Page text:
England: A Country of Snobs?

George Bernard Shaw once said, “The whole strength of England lies in the fact that the enormous majority of the English people are snobs.”  Apparently, the French are not the only European citizens who have a stereotyped reputation for being less than welcoming.

Since the beginning of the semester one of my main goals was to dispel common stereotypes about foreigners perpetuated by Americans. Thus far I have dispelled many about the Italians and my brief stay in Paris taught me that the snooty stereotypes about French people were far from accurate. Looking to see if Shaw’s perception of the English was correct, I spent last weekend in the United Kingdom’s capital, London.

While images of telephone booths, fish and chips, and Big Ben often filled my mind when thinking about London, the city was not on the top of my to-see list while in Europe. Had it not been for my roommate Kate, who is studying abroad in the city, it is likely that I never would have flown to the United Kingdom this semester. There were multiple reasons for this, the main one being the high cost of living. The United Kingdom is one of only three countries in the European Union that does not use the euro as currency, something that perhaps contributes to the nation’s snooty stereotype. Exchanging U.S. currency for the euro is already significant a loss for my bank account at ~70 euro for every 100 dollars, but the U.K.’s sterling is even worse with only ~61 pounds for every 100 dollars. So while London street ads might proudly advertise McDonald’s cheeseburgers for 1.39£, one must realize that the equivalent price in America would be $2.20, thus much more costly considering that the same item is on the U.S. dollar menu.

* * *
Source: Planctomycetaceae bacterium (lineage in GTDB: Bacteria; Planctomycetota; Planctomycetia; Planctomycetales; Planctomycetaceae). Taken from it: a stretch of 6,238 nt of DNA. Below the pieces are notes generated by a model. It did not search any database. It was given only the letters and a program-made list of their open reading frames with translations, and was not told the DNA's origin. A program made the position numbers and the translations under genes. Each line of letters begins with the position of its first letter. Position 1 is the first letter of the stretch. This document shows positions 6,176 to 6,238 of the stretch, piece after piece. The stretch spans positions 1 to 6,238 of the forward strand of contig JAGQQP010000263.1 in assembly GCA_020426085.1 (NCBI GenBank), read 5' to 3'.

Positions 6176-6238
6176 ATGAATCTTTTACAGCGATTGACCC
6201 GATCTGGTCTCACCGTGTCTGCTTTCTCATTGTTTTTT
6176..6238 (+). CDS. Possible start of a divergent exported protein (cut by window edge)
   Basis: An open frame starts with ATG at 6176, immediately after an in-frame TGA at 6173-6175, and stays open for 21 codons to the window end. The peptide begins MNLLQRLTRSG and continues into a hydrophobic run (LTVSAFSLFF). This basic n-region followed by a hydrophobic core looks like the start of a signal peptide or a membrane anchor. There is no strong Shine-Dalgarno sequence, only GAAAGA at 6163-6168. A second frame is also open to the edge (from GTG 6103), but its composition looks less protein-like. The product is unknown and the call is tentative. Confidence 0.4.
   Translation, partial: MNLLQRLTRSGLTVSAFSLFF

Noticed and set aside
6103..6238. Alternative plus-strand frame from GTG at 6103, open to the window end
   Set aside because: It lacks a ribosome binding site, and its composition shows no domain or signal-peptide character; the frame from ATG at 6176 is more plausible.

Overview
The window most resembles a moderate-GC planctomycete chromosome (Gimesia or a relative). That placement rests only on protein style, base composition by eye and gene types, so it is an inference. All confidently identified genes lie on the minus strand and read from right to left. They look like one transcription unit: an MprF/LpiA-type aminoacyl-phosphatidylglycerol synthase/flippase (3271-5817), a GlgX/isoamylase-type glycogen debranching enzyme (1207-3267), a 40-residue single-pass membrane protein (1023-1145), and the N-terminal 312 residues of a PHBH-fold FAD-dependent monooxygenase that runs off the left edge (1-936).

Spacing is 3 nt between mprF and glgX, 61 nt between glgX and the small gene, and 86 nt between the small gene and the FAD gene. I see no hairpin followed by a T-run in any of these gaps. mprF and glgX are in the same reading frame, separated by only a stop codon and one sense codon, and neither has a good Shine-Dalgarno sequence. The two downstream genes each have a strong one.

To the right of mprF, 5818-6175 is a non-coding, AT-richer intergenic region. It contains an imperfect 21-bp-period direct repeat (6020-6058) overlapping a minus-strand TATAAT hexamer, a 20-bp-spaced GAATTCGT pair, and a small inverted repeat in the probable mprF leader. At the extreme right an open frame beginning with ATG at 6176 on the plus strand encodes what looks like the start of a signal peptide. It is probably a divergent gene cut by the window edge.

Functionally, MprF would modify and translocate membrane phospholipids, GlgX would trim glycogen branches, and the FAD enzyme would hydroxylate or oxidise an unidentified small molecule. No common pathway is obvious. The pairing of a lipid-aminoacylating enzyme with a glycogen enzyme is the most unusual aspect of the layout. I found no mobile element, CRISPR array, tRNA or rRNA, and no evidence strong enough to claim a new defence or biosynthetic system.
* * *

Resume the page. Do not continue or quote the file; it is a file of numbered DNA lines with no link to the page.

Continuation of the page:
Another reason not to visit is the food. Why would I leave Italy, a gastronomic heaven of pasta, cheese, and nutella, for a country whose specialties include shepherd’s pie, Yorkshire pudding, and a dessert called spotted dick? Within all the countries I have visited during the semester, I have always looked forward to what culinary adventures laid ahead on my plate. England, however, never inspired such enthusiasm. Yet, regardless of the high costs and less than exciting food, I looked forward to the opportunity to reunite with my roommate and add another stamp to my passport.

After flying into Stansted Airport and taking a bus ride into central London, I met up with Kate late Thursday evening. A semester student at a university in London, Kate was gracious enough to host me on her floor for the weekend. Since I arrived late Thursday night, there were no St. Patrick’s Day celebrations for us, but rather a girl’s night in spent recounting our study abroad experiences and planning our two days ahead. On our to-do list: the London National Gallery of Art, Parliament, Big Ben, Westminster Abbey, Harry Potter site-seeing, and Harrod’s department store. The list was long, but considering that I might not have the chance to return to the city, it was better to be ambitious and try to see it all.